“The two most powerful warriors are patience and time.”
Imagine for a minute the last time that you felt really good. I don’t mean the last time you didn’t have a sniffle or sore throat because you caught a bug that’s going around. I’m talking about the last time you didn’t have to worry about that thing in your body, whatever it is for you, that you’re aware of a lot of the time now. When was the last time that you remember it not even being an issue, and feeling great?
Then the issue showed up the first time, but it wasn’t really a big deal because it was temporary and only mildly problematic. Maybe you had allergies, but they were truly seasonal. Or perhaps your heartburn only happened when you ate spicy chicken wings, and it could easily be controlled with a few Tums.
Now think about how that thing has evolved since the last time you felt really good. Perhaps your recurring digestive issues have gotten worse since that girls’ trip to Mexico. Or maybe what started as a warning from your doctor about your blood sugar levels has progressed to the point that you have to remember to take your Metformin every day.
Although thinking about the less than desirable ways your body has changed can be distressing, it also shows you that it takes time for the body to change. In fact, the body is constantly changing in positive or negative ways, and sometimes both at the same time! Our amazing bodies are constantly adapting to what we put in them, the environment we expose them to, and the simple act of daily living.
One way the body changes over time is degeneration. Whether it’s trouble sleeping, gray hair, difficulty losing weight, or consistent discomfort in any part of the body, our bodies sometimes change by not functioning as well as they did in the past. Some people say these issues arise as “part of getting older”, and sometimes they are, but that isn’t always the case. After all, it were true, we’d all have the exact same problems at the exact same ages!
The last way that the body changes over time is by healing. I realize that seems obvious from every bruised knee and paper cut you’ve ever had. But it’s true of bigger things also. For example, it takes about three weeks for all of the taste buds in your mouth to renew. The cells in our mouths are constantly being sloughed off from eating, drinking and swallowing. So it doesn’t take very long for your taste buds to turn over. Why does this matter? Well, if you are trying to reduce your desire for salty or sweet foods, you can cut your salt or sugar intake and your perception of how food tastes will literally change in three weeks, making it far easier for you to stick to your goal.
Another example: If your doctor diagnosed you with anemia and he or she could tell that it was, say, anemia related to vitamin B12 deficiency, you could correct this imbalance by increasing your intake of B12 rich foods and/or supplements for four months. You see, a red blood cell lives for four months from the time it is created in your bone marrow to the time that your spleen recycles it. So in four months, every red blood cell in your body will be new and reflect the dietary change that you made.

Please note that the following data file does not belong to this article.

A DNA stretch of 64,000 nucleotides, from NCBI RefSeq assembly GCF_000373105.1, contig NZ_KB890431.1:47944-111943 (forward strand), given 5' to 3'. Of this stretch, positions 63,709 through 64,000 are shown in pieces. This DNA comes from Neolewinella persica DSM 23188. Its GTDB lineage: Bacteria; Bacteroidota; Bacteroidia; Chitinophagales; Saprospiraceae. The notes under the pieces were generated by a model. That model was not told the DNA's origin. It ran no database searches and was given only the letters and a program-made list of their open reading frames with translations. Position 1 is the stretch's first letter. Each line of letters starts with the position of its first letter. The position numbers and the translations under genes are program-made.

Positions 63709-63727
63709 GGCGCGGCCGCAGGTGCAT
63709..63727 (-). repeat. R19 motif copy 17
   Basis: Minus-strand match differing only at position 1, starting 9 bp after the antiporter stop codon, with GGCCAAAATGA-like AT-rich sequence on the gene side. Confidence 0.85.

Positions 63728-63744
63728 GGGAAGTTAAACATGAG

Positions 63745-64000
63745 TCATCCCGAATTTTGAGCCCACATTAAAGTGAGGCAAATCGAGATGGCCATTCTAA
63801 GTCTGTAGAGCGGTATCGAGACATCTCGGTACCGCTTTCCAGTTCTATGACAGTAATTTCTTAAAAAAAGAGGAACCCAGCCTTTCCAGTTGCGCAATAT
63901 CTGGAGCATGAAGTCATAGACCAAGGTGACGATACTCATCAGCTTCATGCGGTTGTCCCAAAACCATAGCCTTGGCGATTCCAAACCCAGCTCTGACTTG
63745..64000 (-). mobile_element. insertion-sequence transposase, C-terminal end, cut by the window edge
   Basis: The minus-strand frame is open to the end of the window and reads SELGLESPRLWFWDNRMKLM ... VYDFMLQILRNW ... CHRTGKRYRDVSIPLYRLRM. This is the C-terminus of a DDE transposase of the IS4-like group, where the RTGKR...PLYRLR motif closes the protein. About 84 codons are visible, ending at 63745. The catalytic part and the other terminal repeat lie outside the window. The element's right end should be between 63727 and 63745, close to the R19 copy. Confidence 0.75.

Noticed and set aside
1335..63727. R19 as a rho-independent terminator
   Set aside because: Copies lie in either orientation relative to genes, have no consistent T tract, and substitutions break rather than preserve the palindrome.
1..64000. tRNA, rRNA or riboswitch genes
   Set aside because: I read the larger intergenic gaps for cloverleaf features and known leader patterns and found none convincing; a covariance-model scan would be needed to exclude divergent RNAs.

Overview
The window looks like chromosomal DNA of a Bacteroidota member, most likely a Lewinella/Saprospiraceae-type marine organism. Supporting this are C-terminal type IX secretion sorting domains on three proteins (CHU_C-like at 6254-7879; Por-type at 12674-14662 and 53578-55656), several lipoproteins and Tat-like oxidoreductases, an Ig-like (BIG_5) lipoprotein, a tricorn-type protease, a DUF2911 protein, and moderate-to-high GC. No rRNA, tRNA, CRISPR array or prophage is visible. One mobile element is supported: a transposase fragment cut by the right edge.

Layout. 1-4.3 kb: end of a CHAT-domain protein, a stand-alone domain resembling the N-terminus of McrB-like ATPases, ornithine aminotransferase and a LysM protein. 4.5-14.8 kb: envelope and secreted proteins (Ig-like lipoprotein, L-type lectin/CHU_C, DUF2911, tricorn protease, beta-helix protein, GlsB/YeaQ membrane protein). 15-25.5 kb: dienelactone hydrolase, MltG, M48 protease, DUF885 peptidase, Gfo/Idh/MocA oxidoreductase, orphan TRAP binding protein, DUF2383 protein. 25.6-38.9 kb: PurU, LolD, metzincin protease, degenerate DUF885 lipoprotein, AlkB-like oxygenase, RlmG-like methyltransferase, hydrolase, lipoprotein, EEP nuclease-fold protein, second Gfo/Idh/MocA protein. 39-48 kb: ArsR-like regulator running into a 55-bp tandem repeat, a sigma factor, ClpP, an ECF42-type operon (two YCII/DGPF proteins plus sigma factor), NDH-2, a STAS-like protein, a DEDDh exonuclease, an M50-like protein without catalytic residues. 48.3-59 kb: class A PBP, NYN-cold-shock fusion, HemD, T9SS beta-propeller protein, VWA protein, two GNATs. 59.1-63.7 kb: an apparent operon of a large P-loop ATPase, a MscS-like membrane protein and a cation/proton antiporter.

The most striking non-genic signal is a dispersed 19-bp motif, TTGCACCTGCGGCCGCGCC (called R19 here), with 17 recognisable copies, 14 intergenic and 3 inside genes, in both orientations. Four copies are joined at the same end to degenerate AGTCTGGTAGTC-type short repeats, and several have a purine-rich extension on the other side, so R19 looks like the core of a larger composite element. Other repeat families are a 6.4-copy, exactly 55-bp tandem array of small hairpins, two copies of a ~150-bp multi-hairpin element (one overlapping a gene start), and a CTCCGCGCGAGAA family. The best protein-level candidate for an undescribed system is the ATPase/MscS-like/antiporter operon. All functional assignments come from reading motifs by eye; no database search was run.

Of course, these are simple examples about the time that it takes for the body to change in a positive direction, and to heal. The healing process is certainly more complex when there is more than one imbalance present, and it becomes more complicated when an imbalance in one area is causing imbalances in other areas. And I’m not trying to suggest that the body is capable of healing from all things simply by you changing your food choices. (I mean, thank goodness for good doctors and good medicine! They are life savers in so many situations.) Rather, what I want you to know deep in your heart is that no matter what you do, your body is changing. As time passes, your body is deteriorating, getting used to a drug, or healing.
And the best news is that our bodies want to heal. Our bodies’ primary goal is to keep us alive, and that is easiest when we are healthy and all the parts of our bodies are functioning optimally.
So, if you have a thing in your body that has been bothering you for longer than you care to think about, I encourage you to be purposeful with your time. Give your body the food it wants and needs. Help your body by being physically active and learning to manage your stress. Find a healthcare practitioner who can guide you in holistic approaches to health. Network with people who have similar goals and have harnessed their bodies’ innate healing capability. Equip yourself with everything your body needs to heal. And keep doing it for as long as is needed, because your body wants to heal. It just takes time.
To see this article as Stephanie delivered it in a short speech, click here.
John E. Hall. Guyton and Hall Textbook of Medical Physiology, Twelfth Edition.
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